Luc Anselin is research professor of regional science at the Regional Research Institute of West Virginia University, where he is also professor of economics, adjunct professor of geography, and adjunct professor of agricultural and resource economics.
Local Indicators of Spatial Association—LISA
Version of Record online: 3 SEP 2010
1995 The Ohio State University
Volume 27, Issue 2, pages 93–115, April 1995
How to Cite
Anselin, L. (1995), Local Indicators of Spatial Association—LISA. Geographical Analysis, 27: 93–115. doi: 10.1111/j.1538-4632.1995.tb00338.x
- Issue online: 3 SEP 2010
- Version of Record online: 3 SEP 2010
- Submitted 1/94. Revised version accepted 6/94.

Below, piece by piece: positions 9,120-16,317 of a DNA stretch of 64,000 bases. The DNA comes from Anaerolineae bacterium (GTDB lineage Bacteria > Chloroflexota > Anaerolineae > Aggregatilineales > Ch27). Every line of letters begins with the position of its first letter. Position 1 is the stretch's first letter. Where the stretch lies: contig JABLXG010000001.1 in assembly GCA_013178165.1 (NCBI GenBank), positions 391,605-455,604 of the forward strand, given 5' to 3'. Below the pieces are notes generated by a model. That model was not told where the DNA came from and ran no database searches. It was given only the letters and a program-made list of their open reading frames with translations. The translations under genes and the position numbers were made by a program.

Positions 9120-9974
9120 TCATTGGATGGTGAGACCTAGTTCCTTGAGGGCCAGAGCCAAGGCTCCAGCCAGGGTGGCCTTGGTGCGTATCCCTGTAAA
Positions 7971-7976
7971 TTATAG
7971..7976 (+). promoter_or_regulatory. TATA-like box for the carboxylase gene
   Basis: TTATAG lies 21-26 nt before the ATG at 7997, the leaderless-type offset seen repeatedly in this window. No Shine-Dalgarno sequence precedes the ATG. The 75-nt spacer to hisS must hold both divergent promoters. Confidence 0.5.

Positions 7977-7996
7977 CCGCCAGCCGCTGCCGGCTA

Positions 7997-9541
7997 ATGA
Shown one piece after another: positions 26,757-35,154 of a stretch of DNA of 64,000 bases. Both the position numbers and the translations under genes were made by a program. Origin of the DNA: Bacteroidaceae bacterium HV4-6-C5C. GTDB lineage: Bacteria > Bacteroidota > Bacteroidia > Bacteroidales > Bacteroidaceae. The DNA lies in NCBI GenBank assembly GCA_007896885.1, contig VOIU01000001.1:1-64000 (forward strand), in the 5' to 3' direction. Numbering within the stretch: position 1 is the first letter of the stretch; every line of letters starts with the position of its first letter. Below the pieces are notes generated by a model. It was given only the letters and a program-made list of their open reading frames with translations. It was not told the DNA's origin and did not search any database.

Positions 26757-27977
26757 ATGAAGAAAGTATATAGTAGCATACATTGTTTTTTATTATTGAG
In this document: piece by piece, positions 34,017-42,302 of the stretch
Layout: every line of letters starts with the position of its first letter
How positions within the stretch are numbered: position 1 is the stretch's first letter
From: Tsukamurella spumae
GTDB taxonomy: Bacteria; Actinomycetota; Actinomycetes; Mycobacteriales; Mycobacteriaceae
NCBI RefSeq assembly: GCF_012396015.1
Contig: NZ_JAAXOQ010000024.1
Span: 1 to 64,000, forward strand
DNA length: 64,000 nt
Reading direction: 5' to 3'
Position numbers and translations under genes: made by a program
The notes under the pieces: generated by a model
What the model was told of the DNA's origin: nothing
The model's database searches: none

The capabilities for visualization, rapid data retrieval, and manipulation in geographic information systems (GIS) have created the need for new techniques of exploratory data analysis that focus on the “spatial” aspects of the data. The identification of local patterns of spatial association is an important concern in this respect. In this paper, I outline a new general class of local indicators of spatial association (LISA) and show how they allow for the decomposition of global indicators, such as Moran's I, into the contribution of each observation. The LISA statistics serve two purposes. On one hand, they may be interpreted as indicators of local pockets of nonstationarity, or hot spots, similar to the Gi and G*i statistics of Getis and Ord (1992). On the other hand, they may be used to assess the influence of individual locations on the magnitude of the global statistic and to identify “outliers,” as in Anselin's Moran scatterplot (1993a). An initial evaluation of the properties of a LISA statistic is carried out for the local Moran, which is applied in a study of the spatial pattern of conflict for African countries and in a number of Monte Carlo simulations.